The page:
This classic Roman dish is as easy as it is delicious, and comes together in just 20 minutes.
Veal, prosciutto, and fresh sage team up to make one of the easiest, most delicious, and quickest dishes there is. The veal is pan-seared in a matter of a few minutes in a combination of olive oil and butter, which crisps and flavors both the salty ham and fragrant sage leaves. A pan sauce is made effortlessly with white wine and chicken stock. Tuck thinly sliced apples, pears, or shaved Parmesan under the prosciutto for a little extra non-traditional something (a bite with apple is pictured below), should you be so inspired.
Equipment: cutting board; chef’s knife; dry and wet measuring cups; shallow bowl; toothpicks (optional); large sauté pan; wooden spoon; tongs
8 veal cutlets (approximately 2 ounces each, pounded 1/8-inch thick)
kosher salt and freshly ground black pepper
8 slices of prosciutto
8 large sage leaves
½ cup all-purpose flour
4 tablespoons olive oil, divided 3 tablespoons cold butter, divided
½ cup dry white wine ½ cup chicken stock
lemon wedges (optional)
ILOC tip: ask your butcher to give you a pound of veal cutlets and mention that you'd like 8 of them, each 2 ounces. Trust me. It adds up! 16 ounces is 1 pound!
1. Pat dry the veal pieces before seasoning with kosher salt and pepper on both sides. Set aside. Pour the flour into a shallow bowl and set aside.
ILOC tip: season more generously with the pepper, as prosciutto is already "salty." Remember, it's about technique, not torture!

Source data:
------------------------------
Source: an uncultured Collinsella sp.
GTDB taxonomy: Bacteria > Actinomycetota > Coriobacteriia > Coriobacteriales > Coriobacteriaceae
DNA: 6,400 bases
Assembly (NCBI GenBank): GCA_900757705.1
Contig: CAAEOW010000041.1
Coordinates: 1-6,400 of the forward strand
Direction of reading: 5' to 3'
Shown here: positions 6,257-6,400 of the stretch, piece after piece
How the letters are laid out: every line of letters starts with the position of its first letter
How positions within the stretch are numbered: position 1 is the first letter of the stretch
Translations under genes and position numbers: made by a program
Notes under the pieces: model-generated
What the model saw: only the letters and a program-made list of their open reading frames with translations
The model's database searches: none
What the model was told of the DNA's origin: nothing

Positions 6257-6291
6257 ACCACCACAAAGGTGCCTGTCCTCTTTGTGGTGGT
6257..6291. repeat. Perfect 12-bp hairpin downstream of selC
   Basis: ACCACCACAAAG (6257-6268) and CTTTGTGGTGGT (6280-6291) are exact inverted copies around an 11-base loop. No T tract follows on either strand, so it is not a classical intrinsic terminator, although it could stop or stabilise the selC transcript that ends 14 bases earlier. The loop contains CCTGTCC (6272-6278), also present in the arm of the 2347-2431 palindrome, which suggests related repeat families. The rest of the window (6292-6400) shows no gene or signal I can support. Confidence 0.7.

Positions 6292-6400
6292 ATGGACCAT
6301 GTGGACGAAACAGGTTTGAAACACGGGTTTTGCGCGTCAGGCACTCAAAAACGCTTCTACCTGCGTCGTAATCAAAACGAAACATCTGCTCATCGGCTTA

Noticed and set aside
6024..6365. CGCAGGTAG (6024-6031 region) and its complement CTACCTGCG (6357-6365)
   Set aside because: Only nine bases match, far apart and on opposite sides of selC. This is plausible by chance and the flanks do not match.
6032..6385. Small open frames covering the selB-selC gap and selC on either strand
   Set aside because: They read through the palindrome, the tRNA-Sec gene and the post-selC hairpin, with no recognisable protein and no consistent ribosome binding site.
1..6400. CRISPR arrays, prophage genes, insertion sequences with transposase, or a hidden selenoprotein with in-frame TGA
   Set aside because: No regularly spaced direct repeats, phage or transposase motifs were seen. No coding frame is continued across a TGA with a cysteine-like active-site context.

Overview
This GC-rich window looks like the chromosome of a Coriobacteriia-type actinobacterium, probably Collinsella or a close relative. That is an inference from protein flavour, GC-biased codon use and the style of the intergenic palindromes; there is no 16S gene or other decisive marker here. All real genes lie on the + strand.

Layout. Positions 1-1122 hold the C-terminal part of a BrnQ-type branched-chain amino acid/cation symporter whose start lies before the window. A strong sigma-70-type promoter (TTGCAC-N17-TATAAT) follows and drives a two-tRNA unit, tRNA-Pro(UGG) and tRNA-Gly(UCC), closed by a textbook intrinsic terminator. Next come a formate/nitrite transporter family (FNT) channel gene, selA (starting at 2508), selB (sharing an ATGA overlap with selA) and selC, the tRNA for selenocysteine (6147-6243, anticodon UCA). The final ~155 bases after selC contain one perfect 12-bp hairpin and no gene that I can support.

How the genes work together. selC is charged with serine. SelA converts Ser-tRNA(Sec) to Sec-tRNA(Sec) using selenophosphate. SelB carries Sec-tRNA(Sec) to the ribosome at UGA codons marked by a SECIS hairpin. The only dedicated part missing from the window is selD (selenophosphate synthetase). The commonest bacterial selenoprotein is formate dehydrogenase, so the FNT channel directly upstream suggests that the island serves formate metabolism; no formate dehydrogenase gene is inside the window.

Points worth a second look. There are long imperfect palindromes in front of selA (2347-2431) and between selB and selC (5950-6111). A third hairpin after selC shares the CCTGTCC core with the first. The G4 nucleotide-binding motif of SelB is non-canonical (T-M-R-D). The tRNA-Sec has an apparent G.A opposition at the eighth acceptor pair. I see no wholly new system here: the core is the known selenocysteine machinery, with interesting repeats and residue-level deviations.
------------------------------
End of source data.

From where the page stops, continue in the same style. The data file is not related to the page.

2. Cover each piece of veal with one slice of prosciutto and top with one large sage leaf. You may use a toothpick to attach the sage to the ham, but it is not essential.
3. Dredge the veal parcels in flour on both sides, shaking off any excess. Set aside.
4. Heat a large sauté pan over medium-high heat for approximately 2 minutes. Cook the veal in two batches. Add 2 tablespoon olive oil to the hot pan and swirl to coat. Once the oil runs quickly across the pan add 1 tablespoon of butter and swirl to coat until it foams vigorously. Add half the veal to the pan, prosciutto-and-sage-side down, undisturbed and without moving, for approximately 3 minutes, until the prosciutto is golden brown and crisped and the veal is almost cooked through. Carefully turn each piece of veal using tongs, being sure to bring with it its assigned sage leaf. Cook one minute longer. Transfer the veal to a plate or sheet pan and set aside.
5. Add the remaining 2 tablespoons olive oil to the pan and swirl to coat, then add 1 tablespoon of butter and swirl to coat until it foams vigorously. Cook the remaining veal pieces in the same manner as the first batch and set aside.
6. Return the pan to the heat and deglaze with the wine and chicken stock. Immediately scrape the bottom of the pan with a wooden spoon to clean the pan of the brown bits at the bottom - the fond - and incorporate into the sauce. Simmer the sauce until reduced by half in volume, about 5 minutes.
7. Add the remaining tablespoon of butter and stir continuously to dissolve. Return the veal to the pan, prosciutto-and-sage-side up, to warm for 30 seconds.
8. Serve immediately with the pan sauce spooned over the veal pieces and lemon wedges, if desired.
Makes 4 servings.